Split Red Lentils--Dal & RiceIf you’ve ever wanted to try making Indian food at home, start with dal. Think of it as the stepping-stone Indian dish.  Next to rice, nothing could be easier or more essential.  Dal refers to both legumes (peas, lentils or beans) which have been hulled and split and to the stew-like dishes created from these legumes. You can find many types of dal in the Indian grocery store:  toor dal is made from yellow pigeon peas; mung dal is made from mung beans and so forth.  In addition to varying pulses, dal recipes vary even more from region to region and family to family.

kerala_mapMy husband is from the spice coast of southern India, Kerala.  This is his recipe, which of course now makes it our family’s recipe. Because he misses food from his homeland and because I have purposefully avoided learning how to make anything from there, he has developed a talent for cooking it.  Any small whim or memory can set him off on recreating a meal from his youth.  The task brings him a satisfaction that I wouldn’t dream of stealing.  He owns this corner of the culinary map, which has saved me from having to feed everyone night after night—a daily imperative that could easily steal my joy for cooking.

So our family has established a tradition of dedicating Sundays to Indian cuisine.  The Man is the executive chef; we help out as occasional kitchen grunts. The weekly curries change, but dal and rice—the foundation foods of our Indian feast— remain constant.  The Man’s main recipe uses masoor dal, split red lentils.  He has taught me to cook it, and I have, but of course his always tastes better.

5.0 from 2 reviews
Split Red Lentil Dal
Recipe type: Side Dish
Cuisine: Indian
Prep time: 
Cook time: 
Total time: 
Yield: 4-6 servings
Serve with basmati rice and yogurt for a quick week-night meal.
  • 1 cup split red lentils (masoor dal)
  • 1 medium onion, thinly sliced
  • 2 T oil
  • 1 t cumin seeds
  • ½ t kosher salt
  • 3 + ½ cups stock or water
  • 2 paste tomatoes, cored and chopped
  • ¼ cup chopped cilantro
  1. In medium sauce pan, heat oil over a medium-high flame until hot. Add cumin seeds and cook until the aroma is released–-about 30 seconds.
  2. Quickly add the chopped onion and salt. Sauté until the onion is golden—about 6 -8 minutes.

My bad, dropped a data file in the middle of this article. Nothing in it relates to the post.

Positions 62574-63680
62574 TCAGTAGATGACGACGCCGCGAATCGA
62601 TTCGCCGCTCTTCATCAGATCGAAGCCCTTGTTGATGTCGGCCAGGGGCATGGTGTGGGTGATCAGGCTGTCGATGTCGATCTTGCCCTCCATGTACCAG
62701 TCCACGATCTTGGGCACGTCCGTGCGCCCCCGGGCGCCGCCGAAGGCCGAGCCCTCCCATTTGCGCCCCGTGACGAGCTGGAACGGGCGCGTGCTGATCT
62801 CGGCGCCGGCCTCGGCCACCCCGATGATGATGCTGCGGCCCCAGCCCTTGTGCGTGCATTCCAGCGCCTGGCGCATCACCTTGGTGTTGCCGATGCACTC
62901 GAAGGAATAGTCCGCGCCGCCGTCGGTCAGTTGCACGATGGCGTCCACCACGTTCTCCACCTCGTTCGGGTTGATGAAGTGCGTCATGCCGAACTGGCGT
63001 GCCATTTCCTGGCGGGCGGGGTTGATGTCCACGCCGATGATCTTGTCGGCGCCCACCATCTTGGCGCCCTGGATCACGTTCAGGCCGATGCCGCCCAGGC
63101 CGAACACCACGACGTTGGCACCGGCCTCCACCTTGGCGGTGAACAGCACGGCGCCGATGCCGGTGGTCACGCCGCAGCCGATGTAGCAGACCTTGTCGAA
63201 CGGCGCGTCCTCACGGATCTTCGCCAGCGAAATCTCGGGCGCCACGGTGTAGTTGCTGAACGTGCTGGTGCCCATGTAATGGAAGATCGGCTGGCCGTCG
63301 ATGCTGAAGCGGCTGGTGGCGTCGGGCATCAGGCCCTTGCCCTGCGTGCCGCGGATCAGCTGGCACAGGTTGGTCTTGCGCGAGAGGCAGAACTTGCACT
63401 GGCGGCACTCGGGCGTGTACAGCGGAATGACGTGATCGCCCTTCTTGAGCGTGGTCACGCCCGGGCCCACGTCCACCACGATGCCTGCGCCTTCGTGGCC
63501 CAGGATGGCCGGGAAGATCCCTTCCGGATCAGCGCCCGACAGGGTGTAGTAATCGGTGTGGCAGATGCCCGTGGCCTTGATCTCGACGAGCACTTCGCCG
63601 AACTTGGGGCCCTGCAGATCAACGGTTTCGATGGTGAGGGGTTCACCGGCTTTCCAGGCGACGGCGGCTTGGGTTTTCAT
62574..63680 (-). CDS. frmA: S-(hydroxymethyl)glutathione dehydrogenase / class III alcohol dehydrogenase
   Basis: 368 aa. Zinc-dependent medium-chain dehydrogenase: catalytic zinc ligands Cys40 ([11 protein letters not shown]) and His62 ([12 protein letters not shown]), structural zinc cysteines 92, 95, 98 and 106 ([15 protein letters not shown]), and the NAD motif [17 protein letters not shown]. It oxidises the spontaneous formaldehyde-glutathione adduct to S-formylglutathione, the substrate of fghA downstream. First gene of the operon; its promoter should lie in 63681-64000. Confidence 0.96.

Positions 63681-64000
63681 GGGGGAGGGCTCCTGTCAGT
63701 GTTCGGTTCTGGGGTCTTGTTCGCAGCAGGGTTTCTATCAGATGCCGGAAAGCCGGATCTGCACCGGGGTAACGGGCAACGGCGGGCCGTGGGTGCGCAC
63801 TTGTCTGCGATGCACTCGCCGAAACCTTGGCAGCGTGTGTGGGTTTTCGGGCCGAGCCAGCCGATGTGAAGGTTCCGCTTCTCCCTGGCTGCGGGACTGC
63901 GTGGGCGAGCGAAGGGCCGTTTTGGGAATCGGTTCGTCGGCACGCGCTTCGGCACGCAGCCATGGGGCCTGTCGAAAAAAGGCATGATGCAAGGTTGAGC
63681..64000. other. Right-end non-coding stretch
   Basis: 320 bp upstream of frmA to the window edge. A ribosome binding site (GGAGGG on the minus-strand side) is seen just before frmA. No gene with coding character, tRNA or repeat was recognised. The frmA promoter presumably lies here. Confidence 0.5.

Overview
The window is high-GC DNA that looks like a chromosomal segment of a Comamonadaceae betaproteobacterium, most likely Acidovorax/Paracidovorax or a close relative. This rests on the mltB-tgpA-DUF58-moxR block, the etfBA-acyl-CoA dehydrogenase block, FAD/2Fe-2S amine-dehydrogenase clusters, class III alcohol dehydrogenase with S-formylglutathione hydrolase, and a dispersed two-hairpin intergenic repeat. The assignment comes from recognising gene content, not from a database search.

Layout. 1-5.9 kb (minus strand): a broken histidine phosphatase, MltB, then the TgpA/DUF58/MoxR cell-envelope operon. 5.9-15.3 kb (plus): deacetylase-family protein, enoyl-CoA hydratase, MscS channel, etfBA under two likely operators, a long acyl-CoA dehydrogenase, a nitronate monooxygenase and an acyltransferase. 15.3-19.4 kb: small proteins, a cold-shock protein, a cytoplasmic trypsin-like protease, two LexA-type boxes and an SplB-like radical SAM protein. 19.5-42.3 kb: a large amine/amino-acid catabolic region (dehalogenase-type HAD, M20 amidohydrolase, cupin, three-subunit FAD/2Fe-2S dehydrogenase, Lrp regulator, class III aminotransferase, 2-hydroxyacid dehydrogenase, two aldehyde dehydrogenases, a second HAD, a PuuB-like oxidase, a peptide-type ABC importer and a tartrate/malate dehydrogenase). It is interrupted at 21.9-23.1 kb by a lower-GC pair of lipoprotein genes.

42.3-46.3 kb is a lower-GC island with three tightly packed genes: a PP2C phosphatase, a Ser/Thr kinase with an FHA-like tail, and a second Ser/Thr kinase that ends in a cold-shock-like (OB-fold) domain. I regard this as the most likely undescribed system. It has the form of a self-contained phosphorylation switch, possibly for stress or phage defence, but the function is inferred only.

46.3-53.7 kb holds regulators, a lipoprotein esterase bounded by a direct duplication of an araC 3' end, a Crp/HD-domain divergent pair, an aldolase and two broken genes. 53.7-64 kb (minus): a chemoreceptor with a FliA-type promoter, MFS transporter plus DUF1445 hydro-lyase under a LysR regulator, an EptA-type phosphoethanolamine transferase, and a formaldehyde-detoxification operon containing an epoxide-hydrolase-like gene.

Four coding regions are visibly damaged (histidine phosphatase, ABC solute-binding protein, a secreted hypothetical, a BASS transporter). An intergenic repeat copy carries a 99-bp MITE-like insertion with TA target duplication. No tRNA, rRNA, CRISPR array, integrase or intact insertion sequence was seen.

3. Next add the lentils, 3 cups of water or stock, and stir. Bring to a boil, then reduce heat to medium and cook uncovered for about 10 minutes stirring occasionally. (The lentils should be nearly cooked).
  4. Add chopped tomatoes and cook another 3 minutes. Add more liquid if it appears too thick.
  5. Remove from heat, stir in cilantro, and adjust seasoning. Serve with rice.
This is the basic recipe.

Add a green chili or dried red chili if you like a bit of heat. Add a cup of chopped tender greens like spinach or cabbage at the end and cook for a minute or 2 if you want an even heartier dal.

For the stock:water ratio, the Man usually uses 2½ cups stock and the rest water.

Split Red Lentil Dal--prepped ingredientsIf you’ve never before tried red lentils, please do.  Not only do they take little time to prepare (an exceptional trait among legumes) they have a unique flavor—rich, peppery, and satisfying with little additional flavorings or spices.  Moreover, they are a nutritional powerhouse. A grain (rice) and a legume (red lentil) eaten together give us all the essential protein we need, eliminating the need for animal proteins.  Many Indian families, including ours, eat just this combination of rice and dal with a bit of yogurt and a chutney or veggie for a complete meal.

Cooking with Kids:

This is less about cooking with kids than eating with kids.   If your kids are anything like mine, the first time they see anything new on their plate they scream, and yes, sometimes even cry, which inspires fantasies of sending them off as volunteers to a distant refugee camp where they might learn some gratitude for the food on their plates and roof over their heads!  That is how I know that some of you are thinking right now that your kids will never eat something like Indian food.   But this dish is pretty tame.  Once they get past the initial fit and put it in their mouth, I bet they will like dal, perhaps not immediately but soon. Remember, it may take up to 18 exposures to a new food before you can safely say that you don’t like it; that goes for kids and adults. So try serving it at least a few times before you give up…for awhile.  My kids (like the nearly 1 billion kids in India) have grown to love dal.  And once they like the dal and rice, well then we can start making some really tantalizing South Indian curries to go with them.